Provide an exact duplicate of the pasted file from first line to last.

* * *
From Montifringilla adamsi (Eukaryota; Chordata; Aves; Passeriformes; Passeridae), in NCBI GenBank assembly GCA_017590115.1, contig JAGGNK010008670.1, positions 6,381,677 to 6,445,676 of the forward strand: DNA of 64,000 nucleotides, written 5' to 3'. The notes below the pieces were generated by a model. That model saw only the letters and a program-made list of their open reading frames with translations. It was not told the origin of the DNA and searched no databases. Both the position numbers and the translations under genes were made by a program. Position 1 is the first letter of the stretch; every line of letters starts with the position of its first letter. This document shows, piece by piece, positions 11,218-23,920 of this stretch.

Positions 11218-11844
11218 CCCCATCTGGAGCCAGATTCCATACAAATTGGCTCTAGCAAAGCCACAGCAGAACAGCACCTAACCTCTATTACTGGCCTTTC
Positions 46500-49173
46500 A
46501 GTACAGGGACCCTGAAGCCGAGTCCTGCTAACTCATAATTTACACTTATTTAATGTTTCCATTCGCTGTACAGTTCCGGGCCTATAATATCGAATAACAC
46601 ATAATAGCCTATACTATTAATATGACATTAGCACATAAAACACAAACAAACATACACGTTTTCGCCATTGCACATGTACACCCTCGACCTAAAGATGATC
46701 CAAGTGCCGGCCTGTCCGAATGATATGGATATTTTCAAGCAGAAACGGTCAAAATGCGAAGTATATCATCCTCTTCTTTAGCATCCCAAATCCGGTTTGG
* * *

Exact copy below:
From Montifringilla adamsi (Eukaryota; Chordata; Aves; Passeriformes; Passeridae), in NCBI GenBank assembly GCA_017590115.1, contig JAGGNK010008670.1, positions 6,381,677 to 6,445,676 of the forward strand: DNA of 64,000 nucleotides, written 5' to 3'. The notes below the pieces were generated by a model. That model saw only the letters and a program-made list of their open reading frames with translations. It was not told the origin of the DNA and searched no databases. Both the position numbers and the translations under genes were made by a program. Position 1 is the first letter of the stretch; every line of letters starts with the position of its first letter. This document shows, piece by piece, positions 11,218-23,920 of this stretch.

Positions 11218-11844
11218 CCCCATCTGGAGCCAGATTCCATACAAATTGGCTCTAGCAAAGCCACAGCAGAACAGCACCTAACCTCTATTACTGGCCTTTC
Positions 46500-49173
46500 A
46501 GTACAGGGACCCTGAAGCCGAGTCCTGCTAACTCATAATTTACACTTATTTAATGTTTCCATTCGCTGTACAGTTCCGGGCCTATAATATCGAATAACAC
46601 ATAATAGCCTATACTATTAATATGACATTAGCACATAAAACACAAACAAACATACACGTTTTCGCCATTGCACATGTACACCCTCGACCTAAAGATGATC
46701 CAAGTGCCGGCCTGTCCGAATGATATGGATATTTTCAAGCAGAAACGGTCAAAATGCGAAGTATATCATCCTCTTCTTTAGCATCCCAAATCCGGTTTGG